- A fitted nappy: this is sewn together to closely resemble a disposable nappy and closes using soft Velcro tabs. I think this is the route a lot of parents prefer choosing because it looks a little less scary than the flat. I’ll admit I was in this camp too when I started my journey and I also wanted some of these in my stash to make nappy changes easier for dad and grandparents. These are obviously more expensive because of the work that goes into creating them and they’re definitely handy, but I wouldn’t say they’re any better than a good old flat.
- A pre-fold nappy: This is a combination of the above two and I guess functions as a partially-folded option that still requires a little bit of folding and fastening, but not as much as the flat. This option also still needs to be fastened with a Snappy.
- Inserts: because all three of the above require inserts and padding to do the job of wicking liquid away and soaking it up without leaking. Here are the inserts I use with my Pokkelokkie stash:
- Fleece liner – this is layer that sits closest to baby’s bum. It’s super soft and really absorbent; I had no idea fleece was so effective. This is also essentially the layer that poop would sit on and the nature of the fabric allows it to be flicked into the loo and then and the residue rinsed off.
- Boosters – these are super absorbent hemp and cotton pads that one lines the above nappies with to create padding and to soak up liquid. What I love about cloth is how adaptable the system is and depending on your requirements you can add multiple boosters and layers to ensure a full 12-hour hold at night or to lengthen the wear in the daytime etc.
- Waterproof cover: When you’ve put the above nappy, fleece liner and booster layers onto babe, this combo is then contained by a waterproof cover that keeps baby/toddler dry.
What about leaks?
I’ll admit this has been a far less leaky experience than I was anticipating. Sure, it takes a little while to fully get the hang of it and to figure out the hacks, but when you’ve got it down it really is a slick, dry operation. Jackson, my youngest, does a full 12 hour stretch at night with no leaks, ever. Adding extra boosters and making sure no gaps occur where babe’s legs are when you’re putting the nappy on are a couple of ways to minimize leaks.
What about nappy rash?
My kiddos have only experienced rashes while teething, which is normal and passes quickly. We’ve had no additional redness or rashes caused by cloth and in fact, I’m happier about the reduction in chemicals on their skin.
What about stinky laundry?
Cloth nappies need to be rinsed and wrung out immediately after changing. This removes any ammonia and residue that can cause smells. If you’re rinsing your nappies, you wont have any bad smells. I have a small nondescript nappy bucket in our scullery that I pop the rinsed and wrung nappies into until it’s time to do a load of laundry. Our bucket is open to ensure air-flow. It’s nothing fancy, just a regular old bucket from Checkers.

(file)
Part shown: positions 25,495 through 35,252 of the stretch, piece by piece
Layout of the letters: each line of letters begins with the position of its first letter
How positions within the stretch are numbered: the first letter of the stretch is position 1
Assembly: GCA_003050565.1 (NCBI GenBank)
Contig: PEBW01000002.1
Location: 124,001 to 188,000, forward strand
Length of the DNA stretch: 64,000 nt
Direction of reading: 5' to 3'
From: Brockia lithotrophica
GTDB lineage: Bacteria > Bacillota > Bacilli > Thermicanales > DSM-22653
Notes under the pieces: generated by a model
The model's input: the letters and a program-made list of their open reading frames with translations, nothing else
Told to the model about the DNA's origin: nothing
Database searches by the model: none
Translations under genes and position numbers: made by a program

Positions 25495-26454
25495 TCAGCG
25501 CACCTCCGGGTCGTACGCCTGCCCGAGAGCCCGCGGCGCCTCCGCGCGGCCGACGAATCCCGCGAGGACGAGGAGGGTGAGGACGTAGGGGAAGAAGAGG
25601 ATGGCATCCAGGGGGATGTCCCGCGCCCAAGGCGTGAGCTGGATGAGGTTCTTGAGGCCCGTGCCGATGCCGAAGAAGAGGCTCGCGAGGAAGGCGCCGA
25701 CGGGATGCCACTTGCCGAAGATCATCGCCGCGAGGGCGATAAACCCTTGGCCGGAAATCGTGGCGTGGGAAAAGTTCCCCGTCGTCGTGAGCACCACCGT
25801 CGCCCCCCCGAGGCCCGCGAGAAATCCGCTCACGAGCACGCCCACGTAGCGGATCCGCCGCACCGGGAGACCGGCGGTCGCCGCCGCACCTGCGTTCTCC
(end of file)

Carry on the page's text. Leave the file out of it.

What about the extra laundry?
In order to avoid constantly having to do laundry I made sure my stash was big enough to keep us going for a few days without having to do a load. My advice is to give it a go and then to add to your stash if you feel like you don’t have enough or are needing to do laundry more frequently. I placed a second order with Pokkelokkie and I’ve now got the perfect volume for our family’s needs. As is life with kiddos, we’re doing a lot more laundry anyway so I haven’t found this to be a massive setback. The nappies dry quickly in the sun and I fold my flats into the origami shape straight from the line so that they’re ready to go in our nappy caddy.
What about the extra water?
I’ve heard this used as a retort in the debate regarding the environmental impact of cloth vs. disposables, and the problem lies in the embedded water (unseen) needed to manufacture disposables. While the end-user of a disposable nappy views the water usage as nil, the fact is that 12 times as much water was used in manufacturing a month’s worth of disposable nappies vs. the amount of water needed to wash that stash at home over the period of a month. A great way to keep at-home water usage down is to collect grey water from shower or bath-time and then to use this when rinsing soiled cloth nappies.
What about the cash outlay?
One of the scariest exercises for me was doing the calculation of how much disposable nappies would cost us per child over the period they’re in nappies. If you assume using 8-10 nappies per day for 2-3 years at R3 per nappy, that’s an average cost of R30 000 per child. Add another child or two into the mix and that’s a pretty hefty sum. A child’s lifetime cloth nappy stash is around the R6000 mark, and of course this stash can be reused by siblings. For me the investment was a no-brainer, because I like money.
I can drone on about this subject because it’s become one that I’m passionate about but I’m aware that you’re probably a time-starved parent or about to become one and ain’t nobody got time for droning on. What I can say for certain is two things: it’s been far easier and less intimidating than I was expecting, and I wish I’d switched sooner.